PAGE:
Friday, January 6, 2012

eWaste

Many of us got shiny new electronics for Christmas, often replacing outdated models or equipment that's broken and no longer working. By now you may be wondering "What do I do with the old stuff?" And even if you didn't get anything new, every electronic device has a lifespan. What do you do when your mobile phone stops working? Or your computer breaks down?

What Is eWaste?

eWaste is a popular, informal name for electronic products nearing the end of their "useful life." Computers, televisions, VCRs, stereos, copiers, cell phones, Internet devices and fax machines are common electronic products. Many of these products can be reused, refurbished, or recycled. Unfortunately, electronic discards is one of the fastest growing segments of our nation's waste stream.


Every year, we throw away up to 50 million tons of unwanted electronic waste – eWaste. That's enough to fill one million trucks that would stretch half way around the entire globe if they were parked end to end.
In addition, some researchers estimate that nearly 75 percent of old electronics are in storage, in part because of the uncertainty of how to manage the materials. Combine this with increasing advances in technology and new products headed towards the market and it is no wonder that "eWaste" is a popular topic.

The US Environmental Protection Agency (EPA) estimates that as much as three quarters of the computers sold in the US are stockpiled in garages and closets. When thrown away, they end up in landfills or incinerators or, more recently, are exported to Asia.

Why Can't I Just Throw It In The Trash?

Simply put, electronic devices contain many types of toxins and hazardous materials which are harmful to humans and wildlife.

PVC contaminates humans and the environment throughout its lifecycle; during its production, use, and disposal it is the single most environmentally damaging of all plastics, and can form dioxin, a known carcinogen, when burned. Some BFRs are highly resistant to degradation in the environment and are able to build up in animals and humans.


  • eWaste is the fastest growing waste stream in the US.

  • Only 11% is currently recycled.

  • The average lifespan of computers in developed countries has dropped from six years in 1997 to just two years in 2005.

  • Mobile phones have a lifecycle of less than two years in developed countries.

  • 183 million computers were sold worldwide in 2004 - 11.6 percent more than in 2003. In 2010 346.2 million computers were sold in the US alone.

  • 674 million mobile phones were sold worldwide in 2004 - 30 percent more than in 2003. In 2010 the number of cell phones in use worldwide hit 4.6 BILLION.

  • And the problem will only get worse...


According to GreenPeace much of the world's hazardous eWaste gets exported to countries like China, India and Africa where rather than being safely recycled eWaste is improperly dumped and exposing the local workers to severe health hazards.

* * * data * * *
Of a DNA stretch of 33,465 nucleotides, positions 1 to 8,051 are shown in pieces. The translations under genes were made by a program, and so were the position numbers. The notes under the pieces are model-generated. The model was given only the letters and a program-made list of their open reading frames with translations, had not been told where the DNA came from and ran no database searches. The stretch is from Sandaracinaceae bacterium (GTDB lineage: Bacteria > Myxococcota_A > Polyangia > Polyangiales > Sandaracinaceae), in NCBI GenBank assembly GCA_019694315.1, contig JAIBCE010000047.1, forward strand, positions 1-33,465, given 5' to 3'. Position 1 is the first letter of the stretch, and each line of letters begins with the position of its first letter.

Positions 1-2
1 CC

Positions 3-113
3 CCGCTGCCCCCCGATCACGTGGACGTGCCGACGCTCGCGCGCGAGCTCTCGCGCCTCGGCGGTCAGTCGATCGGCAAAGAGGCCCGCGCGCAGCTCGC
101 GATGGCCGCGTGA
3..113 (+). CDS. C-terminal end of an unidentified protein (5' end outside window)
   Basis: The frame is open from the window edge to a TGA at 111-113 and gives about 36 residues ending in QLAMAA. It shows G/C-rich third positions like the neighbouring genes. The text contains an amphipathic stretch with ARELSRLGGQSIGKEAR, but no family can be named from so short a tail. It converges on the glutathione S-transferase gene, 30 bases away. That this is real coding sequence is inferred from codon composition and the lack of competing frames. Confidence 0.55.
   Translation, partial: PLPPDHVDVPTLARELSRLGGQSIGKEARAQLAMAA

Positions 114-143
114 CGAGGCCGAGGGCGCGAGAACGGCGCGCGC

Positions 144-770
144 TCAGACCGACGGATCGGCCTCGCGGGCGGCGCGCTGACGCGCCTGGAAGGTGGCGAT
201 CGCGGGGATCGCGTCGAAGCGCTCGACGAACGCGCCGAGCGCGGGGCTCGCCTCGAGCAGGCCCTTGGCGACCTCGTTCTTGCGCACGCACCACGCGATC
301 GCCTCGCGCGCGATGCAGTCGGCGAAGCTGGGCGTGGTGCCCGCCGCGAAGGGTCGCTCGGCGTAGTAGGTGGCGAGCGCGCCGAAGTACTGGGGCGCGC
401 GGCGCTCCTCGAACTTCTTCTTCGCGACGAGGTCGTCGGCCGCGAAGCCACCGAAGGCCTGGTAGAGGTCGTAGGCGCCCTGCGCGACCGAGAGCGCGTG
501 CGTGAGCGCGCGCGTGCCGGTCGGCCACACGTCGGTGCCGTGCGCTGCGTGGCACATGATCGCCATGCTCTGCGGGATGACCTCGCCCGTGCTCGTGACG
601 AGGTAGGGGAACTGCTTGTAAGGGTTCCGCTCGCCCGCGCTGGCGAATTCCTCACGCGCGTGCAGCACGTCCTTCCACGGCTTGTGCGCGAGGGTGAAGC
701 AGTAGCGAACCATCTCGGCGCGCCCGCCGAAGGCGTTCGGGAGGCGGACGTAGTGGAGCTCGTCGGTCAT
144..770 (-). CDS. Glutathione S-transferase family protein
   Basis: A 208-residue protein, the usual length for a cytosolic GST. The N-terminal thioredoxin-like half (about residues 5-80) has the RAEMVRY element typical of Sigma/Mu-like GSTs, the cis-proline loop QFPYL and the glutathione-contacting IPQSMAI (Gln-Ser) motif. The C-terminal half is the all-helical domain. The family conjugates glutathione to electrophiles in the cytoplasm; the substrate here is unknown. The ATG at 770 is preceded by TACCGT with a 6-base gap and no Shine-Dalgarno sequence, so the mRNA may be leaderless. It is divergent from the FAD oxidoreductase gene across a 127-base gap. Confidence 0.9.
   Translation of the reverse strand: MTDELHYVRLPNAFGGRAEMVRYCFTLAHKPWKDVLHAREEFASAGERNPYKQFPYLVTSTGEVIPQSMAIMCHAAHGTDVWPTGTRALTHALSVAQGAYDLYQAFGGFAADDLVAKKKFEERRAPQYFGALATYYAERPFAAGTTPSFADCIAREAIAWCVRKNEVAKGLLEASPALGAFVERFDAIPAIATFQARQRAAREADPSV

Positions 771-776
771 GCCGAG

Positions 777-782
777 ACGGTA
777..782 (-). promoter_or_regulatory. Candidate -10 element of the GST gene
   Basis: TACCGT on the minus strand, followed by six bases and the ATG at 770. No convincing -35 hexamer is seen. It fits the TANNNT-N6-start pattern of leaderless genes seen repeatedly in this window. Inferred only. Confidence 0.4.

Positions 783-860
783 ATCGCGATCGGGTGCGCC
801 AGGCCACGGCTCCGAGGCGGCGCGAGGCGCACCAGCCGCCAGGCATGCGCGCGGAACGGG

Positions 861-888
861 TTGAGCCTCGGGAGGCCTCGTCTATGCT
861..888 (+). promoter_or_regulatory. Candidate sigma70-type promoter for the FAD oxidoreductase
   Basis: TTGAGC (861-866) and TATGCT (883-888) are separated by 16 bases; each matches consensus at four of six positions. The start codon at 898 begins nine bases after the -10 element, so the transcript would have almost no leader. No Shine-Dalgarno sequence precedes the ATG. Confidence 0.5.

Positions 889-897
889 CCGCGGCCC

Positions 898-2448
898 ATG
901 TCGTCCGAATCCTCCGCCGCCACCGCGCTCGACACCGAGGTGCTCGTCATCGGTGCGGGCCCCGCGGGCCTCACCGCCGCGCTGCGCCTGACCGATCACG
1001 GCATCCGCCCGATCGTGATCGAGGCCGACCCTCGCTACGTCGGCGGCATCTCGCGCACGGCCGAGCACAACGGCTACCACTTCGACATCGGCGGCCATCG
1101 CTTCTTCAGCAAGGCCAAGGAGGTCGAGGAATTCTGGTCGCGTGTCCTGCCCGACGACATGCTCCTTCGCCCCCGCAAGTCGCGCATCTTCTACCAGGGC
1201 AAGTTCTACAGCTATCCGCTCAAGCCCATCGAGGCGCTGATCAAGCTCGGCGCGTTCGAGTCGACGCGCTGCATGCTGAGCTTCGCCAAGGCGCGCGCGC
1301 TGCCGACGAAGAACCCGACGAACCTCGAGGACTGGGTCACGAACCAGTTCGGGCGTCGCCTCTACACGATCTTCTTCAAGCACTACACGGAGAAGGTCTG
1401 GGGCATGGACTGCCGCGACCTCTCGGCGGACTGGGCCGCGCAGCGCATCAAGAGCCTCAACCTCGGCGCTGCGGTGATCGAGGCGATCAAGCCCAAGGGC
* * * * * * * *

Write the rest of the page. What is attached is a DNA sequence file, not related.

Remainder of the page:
With the growth of electronic waste, workers who deal with eWaste and the wider community are exposed to significant health risks. Burning of eWaste to recover valuable resources, as routinely takes place in the backyards of China, India and much of the global South, can form dioxins. Eliminating the substances will decrease exposure and increase the recyclability and reusability of electronic products.

eWaste is routinely exported by developed countries to developing ones, often in violation of the international law. Inspections of 18 European seaports in 2005 found as much as 47 percent of waste destined for export, including eWaste, was illegal. In the UK alone, at least 23,000 metric tons of undeclared or 'grey' market electronic waste was illegally shipped in 2003 to the Far East, India, Africa and China. In the US, it is estimated that 50-80 percent of the waste collected for recycling is being exported in this way. This practice is legal because the US has not ratified the Basel Convention.

Still not convinced it's a big deal? Take 20 minutes (yes, it's a long video and worth it, though there are shorter clips on YouTube if you don't have the time to watch it all now) and watch "The Story Of Stuff." I guarantee it will open your eyes. You can read more on their website, aptly named StoryOfStuff.com




Breaking The Cycle: What You Can Do

Repurpose your old but still working computer

8 Uses for an old smartphone

Buy from companies committed to green policies In 2006 more than one billion mobile phones were shipped worldwide. However, Nokia (the market leader) recycles just 2 percent of the phones it sells.

The major computer makers do little better, with currently an average recycling rate of just 9 percent. That means the major companies don't recycle over 90 percent of their old products.

Recycle responsibly. In most larger communities there are plenty of recycling companies who will pickup your eWaste, free of charge, and/or have convenient drop-off points. I can't voucher for it's accuracy, but I found a nifty eWaste Recycling Calculator, to calculate the amount of carbon emissions saved.

Will It Make A Difference?

In a word, yes. Japan has effective recycling legislation and Sony reports that it collects 53 percent of it's old products in Japan. That's five times better than the global average for major PC makers and shows that solutions are already available. If Japan - one of the major electronics manufacturing hubs of the world - can do it, so can the rest of us.